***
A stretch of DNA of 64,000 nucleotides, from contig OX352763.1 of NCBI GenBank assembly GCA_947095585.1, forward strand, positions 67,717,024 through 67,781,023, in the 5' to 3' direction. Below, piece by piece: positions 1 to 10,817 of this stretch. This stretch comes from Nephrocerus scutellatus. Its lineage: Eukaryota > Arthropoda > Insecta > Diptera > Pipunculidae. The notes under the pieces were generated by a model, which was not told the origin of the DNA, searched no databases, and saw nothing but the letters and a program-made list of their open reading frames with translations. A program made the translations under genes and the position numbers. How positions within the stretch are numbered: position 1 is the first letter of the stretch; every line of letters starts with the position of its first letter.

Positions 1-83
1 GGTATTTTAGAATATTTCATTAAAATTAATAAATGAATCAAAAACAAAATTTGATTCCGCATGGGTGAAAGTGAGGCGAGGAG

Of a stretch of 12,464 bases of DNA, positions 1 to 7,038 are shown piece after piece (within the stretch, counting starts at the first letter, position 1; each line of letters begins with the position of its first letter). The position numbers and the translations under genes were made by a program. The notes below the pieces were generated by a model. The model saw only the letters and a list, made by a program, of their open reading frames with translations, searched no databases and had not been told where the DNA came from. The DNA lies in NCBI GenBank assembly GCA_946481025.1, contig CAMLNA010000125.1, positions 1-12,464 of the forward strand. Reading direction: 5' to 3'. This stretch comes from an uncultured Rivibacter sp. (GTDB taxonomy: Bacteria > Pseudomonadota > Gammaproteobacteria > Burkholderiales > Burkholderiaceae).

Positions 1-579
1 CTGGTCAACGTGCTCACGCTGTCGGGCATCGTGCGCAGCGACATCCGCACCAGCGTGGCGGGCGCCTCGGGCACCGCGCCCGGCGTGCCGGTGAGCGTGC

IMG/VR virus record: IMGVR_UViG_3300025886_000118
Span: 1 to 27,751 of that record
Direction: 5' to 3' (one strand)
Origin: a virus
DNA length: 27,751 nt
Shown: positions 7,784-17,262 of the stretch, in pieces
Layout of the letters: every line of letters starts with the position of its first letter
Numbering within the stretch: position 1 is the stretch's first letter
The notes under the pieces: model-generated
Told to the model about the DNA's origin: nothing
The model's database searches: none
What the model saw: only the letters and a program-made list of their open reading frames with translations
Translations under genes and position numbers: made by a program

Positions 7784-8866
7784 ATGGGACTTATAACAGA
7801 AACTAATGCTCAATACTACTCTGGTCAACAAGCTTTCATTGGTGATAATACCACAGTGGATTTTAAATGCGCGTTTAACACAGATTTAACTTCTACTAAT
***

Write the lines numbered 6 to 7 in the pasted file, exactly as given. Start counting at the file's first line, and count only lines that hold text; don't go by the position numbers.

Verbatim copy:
1 CTGGTCAACGTGCTCACGCTGTCGGGCATCGTGCGCAGCGACATCCGCACCAGCGTGGCGGGCGCCTCGGGCACCGCGCCCGGCGTGCCGGTGAGCGTGC

IMG/VR virus record: IMGVR_UViG_3300025886_000118